SpaceX is two weeks away from returning to the International Space Station. Following a successful demo flight in May, NASA is entrusting the private spaceflight company with a half-ton of mission-critical station cargo.
Posted by Jason Davis on 2012/07/18 11:50 CDT
I hosted this week's Cosmoquest Science Hangout for Emily, and my guest was space industry analyst Jeff Foust, editor of The Space Review.
SpaceX's Dragon capsule successfully completed its COTS 2 demo flight, as the capsule splashed down into the Pacific Ocean on May 31, 2012.
Videos capture a conversation between Armstrong and CPA Alex Malley. He speaks in detail about his lunar landing; he talks about our future in space. He holds no punches, and pushes for an innovative future in space
It was just a coincidence, but a cool one, that I got a chance to visit the Mojave Spaceport so soon after the dramatic "New Space" success of the launch and Space Station docking of SpaceX's Falcon 9 and Dragon.
SpaceX’s Dragon spacecraft has been successfully grappled with the International Space Station’s Canadarm2 and berthed with the station's Harmony module.
On May 22, the Space-X Falcon rocket with its cargo capsule on top launched from Cape Canaveral and reached orbit ready to dock with the International Space Station. So far everything is going perfectly. It’s a huge step. Congratulations to Space-X, Elon Musk and his team.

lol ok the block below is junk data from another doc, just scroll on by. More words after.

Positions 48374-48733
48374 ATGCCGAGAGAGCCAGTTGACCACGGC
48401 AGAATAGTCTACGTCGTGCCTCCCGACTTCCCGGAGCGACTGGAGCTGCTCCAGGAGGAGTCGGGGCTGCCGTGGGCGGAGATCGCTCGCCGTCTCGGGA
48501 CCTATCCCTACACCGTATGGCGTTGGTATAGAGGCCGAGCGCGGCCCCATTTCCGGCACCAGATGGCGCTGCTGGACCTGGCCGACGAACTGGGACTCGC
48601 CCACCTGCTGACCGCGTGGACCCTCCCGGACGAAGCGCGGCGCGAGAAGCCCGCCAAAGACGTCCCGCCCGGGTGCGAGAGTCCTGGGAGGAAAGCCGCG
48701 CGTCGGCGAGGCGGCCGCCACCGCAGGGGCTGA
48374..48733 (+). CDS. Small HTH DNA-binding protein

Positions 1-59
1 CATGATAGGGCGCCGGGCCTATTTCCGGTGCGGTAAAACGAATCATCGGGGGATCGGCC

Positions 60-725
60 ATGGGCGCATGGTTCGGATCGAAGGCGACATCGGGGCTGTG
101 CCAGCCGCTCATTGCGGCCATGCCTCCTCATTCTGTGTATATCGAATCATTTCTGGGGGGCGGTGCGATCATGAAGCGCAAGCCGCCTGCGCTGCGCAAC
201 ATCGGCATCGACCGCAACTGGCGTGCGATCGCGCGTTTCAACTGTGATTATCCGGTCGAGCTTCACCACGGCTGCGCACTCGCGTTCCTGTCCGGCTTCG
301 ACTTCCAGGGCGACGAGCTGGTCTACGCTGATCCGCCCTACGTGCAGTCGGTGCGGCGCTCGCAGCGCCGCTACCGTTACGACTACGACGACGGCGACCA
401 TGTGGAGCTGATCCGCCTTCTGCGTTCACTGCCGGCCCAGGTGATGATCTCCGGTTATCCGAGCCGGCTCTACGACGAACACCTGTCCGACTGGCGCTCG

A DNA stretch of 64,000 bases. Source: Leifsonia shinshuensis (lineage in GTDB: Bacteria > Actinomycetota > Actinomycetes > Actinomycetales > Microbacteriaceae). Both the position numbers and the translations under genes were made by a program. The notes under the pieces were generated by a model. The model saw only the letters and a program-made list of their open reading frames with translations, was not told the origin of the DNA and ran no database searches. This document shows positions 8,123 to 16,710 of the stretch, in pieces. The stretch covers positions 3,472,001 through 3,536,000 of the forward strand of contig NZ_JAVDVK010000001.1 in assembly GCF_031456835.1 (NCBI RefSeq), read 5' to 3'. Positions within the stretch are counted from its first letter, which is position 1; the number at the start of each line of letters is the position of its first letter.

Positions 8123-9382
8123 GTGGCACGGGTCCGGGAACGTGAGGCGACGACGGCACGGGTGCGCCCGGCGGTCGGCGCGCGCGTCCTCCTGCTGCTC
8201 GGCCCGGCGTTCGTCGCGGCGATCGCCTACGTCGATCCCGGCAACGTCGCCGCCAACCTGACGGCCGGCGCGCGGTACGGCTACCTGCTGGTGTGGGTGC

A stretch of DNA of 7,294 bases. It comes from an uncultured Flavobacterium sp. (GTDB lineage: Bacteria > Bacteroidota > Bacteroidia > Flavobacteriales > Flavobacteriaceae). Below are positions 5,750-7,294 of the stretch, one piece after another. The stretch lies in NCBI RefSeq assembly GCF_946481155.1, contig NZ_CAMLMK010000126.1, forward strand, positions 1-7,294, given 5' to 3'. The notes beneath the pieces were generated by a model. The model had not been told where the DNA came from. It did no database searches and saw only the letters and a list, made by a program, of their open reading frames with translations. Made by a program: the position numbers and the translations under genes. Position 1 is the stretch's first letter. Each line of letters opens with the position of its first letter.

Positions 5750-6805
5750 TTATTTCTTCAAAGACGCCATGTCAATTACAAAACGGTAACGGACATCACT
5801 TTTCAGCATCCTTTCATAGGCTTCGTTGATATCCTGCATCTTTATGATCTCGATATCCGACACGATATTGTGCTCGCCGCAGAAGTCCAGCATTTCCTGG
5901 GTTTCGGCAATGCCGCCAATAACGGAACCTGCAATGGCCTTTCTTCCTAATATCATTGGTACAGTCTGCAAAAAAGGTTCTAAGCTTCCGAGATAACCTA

When it comes to emerging industries like extraterrestrial resource mining, customary international law can seem like attempting to herd cats in zero gravity. Pinning down what is “fair” and “customary” in areas where no man has gone before can seem daunting but it also presents the unique opportunity to shape international custom by establishing them.
SpaceX moved closer to spaceflight history last night as their Falcon 9 rocket rose from its launch pad, sending the Dragon capsule on a journey to berth with the International Space Station.
The launch of SpaceX's Falcon 9 rocket and Dragon capsule was aborted last night a half-second before liftoff, due to abnormally high pressure readings in engine number five.
Posted by Andrew Rush on 2012/04/06 11:25 CDT
Obviously the Earth ends and space begins somewhere, but today, as it has been for the entirety of humanity's manned and unmanned exploration of "up there", there is no international legal definition of space, no clear indication of where space law applies! This ambiguity is a potential source of confusion and unease for aerospace companies.
Posted by Emily Lakdawalla on 2012/03/15 03:05 CDT
Yesterday I was treated to a little tour (little, because it's a little building) of Honeybee Robotics' office here in Pasadena. Honeybee is developing some great technology for future space missions for Earth, Mars, and beyond.